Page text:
The gpio interface

gpio allows access to a specific GPIO pin. The interface is restricted because it provides privileged access to GPIO hardware.

Use snap interface gpio to see which gpio devices are available on the system:

$ snap interface gpio
name:    gpio
summary: allows access to a specific GPIO pin
  - pi:bcm-gpio-0
  - pi:bcm-gpio-1
  - pi:bcm-gpio-10


The pi-fancontrol snap provides simple fan control on a Raspberry Pi with a fan connected to GPIO 14 (pin 8). With the snap installed, the following command will connect the interface to the pin:

snap connect pi-fancontrol:gpio pi:bcm-gpio-14
Interface documentation:

See Interface management and Supported interfaces for further details on how interfaces are used.

Developer details

Auto-connect: no

  • number (slot): GPIO pin number to export and expose to consuming snaps

Hardware IO interfaces covers some general considerations common to these kinds of devices.

To use a gpio device, the snap developer must add plugs: [ gpio ] to a snap’s snapcraft.yaml. The snap user can then access a specific gpio device with an interface connection.

Unless the snap is expected to actually use a set of gpio pins that is not predefined, it is recommended to define distinct plugs for each used gpio pin, like:

    interface: gpio
    interface: gpio

This has the advantage of being self-documenting and 1-1 connections like these are easier to track and setup with auto-connections, if the latter is needed.

When the interface is connected, "echo (pin number) > /sys/class/gpio/export" is run internally to enable access to the GPIO pin.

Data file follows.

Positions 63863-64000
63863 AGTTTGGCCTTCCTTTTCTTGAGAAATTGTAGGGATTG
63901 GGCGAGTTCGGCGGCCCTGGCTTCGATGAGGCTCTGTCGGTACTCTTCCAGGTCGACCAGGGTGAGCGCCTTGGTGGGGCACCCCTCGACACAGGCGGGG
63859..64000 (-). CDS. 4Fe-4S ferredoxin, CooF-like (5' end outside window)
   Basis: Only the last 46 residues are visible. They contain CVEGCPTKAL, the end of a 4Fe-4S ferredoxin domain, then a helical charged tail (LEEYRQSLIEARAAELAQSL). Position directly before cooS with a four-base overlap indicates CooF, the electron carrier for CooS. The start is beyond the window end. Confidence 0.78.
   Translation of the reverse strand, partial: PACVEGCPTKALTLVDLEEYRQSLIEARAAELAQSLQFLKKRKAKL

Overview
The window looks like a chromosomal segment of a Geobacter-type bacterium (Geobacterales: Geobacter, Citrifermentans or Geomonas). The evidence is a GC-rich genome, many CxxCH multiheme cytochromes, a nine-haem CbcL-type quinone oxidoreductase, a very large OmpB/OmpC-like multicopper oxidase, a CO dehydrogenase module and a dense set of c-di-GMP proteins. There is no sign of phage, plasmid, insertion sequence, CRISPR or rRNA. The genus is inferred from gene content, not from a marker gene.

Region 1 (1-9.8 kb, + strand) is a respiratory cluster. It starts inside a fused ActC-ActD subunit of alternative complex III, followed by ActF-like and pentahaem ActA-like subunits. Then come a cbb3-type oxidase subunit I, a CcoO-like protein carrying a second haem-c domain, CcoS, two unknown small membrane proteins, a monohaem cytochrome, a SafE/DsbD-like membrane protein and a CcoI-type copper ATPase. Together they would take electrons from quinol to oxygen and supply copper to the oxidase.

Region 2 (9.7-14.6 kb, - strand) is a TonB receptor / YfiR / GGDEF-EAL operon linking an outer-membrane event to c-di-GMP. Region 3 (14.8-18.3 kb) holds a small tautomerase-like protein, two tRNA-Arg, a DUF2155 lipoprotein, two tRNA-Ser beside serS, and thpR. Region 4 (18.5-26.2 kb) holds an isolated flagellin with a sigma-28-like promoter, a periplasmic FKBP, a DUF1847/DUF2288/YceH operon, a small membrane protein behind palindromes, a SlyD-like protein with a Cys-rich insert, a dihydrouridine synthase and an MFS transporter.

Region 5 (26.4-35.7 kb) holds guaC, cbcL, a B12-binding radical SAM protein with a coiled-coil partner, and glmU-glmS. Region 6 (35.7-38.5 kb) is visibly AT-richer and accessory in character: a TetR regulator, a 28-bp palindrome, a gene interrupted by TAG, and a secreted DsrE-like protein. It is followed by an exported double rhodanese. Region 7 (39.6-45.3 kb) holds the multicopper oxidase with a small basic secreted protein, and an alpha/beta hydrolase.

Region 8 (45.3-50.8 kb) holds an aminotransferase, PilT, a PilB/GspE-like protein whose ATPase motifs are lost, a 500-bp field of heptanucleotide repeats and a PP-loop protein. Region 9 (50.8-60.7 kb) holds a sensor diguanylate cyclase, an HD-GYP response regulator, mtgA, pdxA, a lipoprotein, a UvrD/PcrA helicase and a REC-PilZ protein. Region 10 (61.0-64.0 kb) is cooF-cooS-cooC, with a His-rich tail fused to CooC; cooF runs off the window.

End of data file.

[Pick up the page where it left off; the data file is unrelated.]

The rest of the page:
Once connected, the consuming snap can use the device via /sys/class/gpio/gpioN where N is the pin number specified by the connected slot.

Finally, when the interface is disconnected, "echo (pin number) > /sys/class/gpio/unexport" is run internally to disable access to the GPIO pin.

Code examples

The hook and control scripts for pi-fancontrol can be found in the project’s GitHub repository:

The source code for the GPIO interface is in the snapd repository:

1 Like

Hi, I’m having some issues using the gpio interface, not sure if I’m using it correctly.

Snaps that want to consume a gpio device simply plugs: [ gpio ] and the gpio device to connect is specified during interface connection

What does [ gpio] mean here? I have a sample snapcraft.yaml which used to work for me which had:

    command: node $SNAP/lib/node_modules/something/something.js
    daemon: simple
      - network
      - gpio-30
      - gpio-31
      - gpio-117
      - gpio-118

However this doesn’t seem to work. The code is unable to access the gpio pins:

2019-02-08T10:09:19Z br-forklift.scan[31421]: /bin/sh: 1: cannot create /sys/class/gpio/gpio117/value: Permission denied
2019-02-08T10:09:19Z br-forklift.scan[31421]: { Error: Command failed: echo 0 > /sys/class/gpio/gpio117/value
2019-02-08T10:09:19Z br-forklift.scan[31421]: /bin/sh: 1: cannot create /sys/class/gpio/gpio117/value: Permission denied

In the output of snap interfaces, the slot is showing as - for my application like:

-                             br-forklift:gpio-117
-                             br-forklift:gpio-118
-                             br-forklift:gpio-30
-                             br-forklift:gpio-31

This doesn’t seem right, though from the snapcraft file it looks correct. Any ideas to why this might be?

Can you please add a small sample in this doc to make it clear.

You need to connect the gpio plugs to a gadget snap that slots those. For example, on the raspberry pi you would do

snap connect br-forklift:gpio-117 pi:gpio-117

(not sure what gadget snap you’re using on this device)

I am also having trouble specifying specific pins with the gpio plug.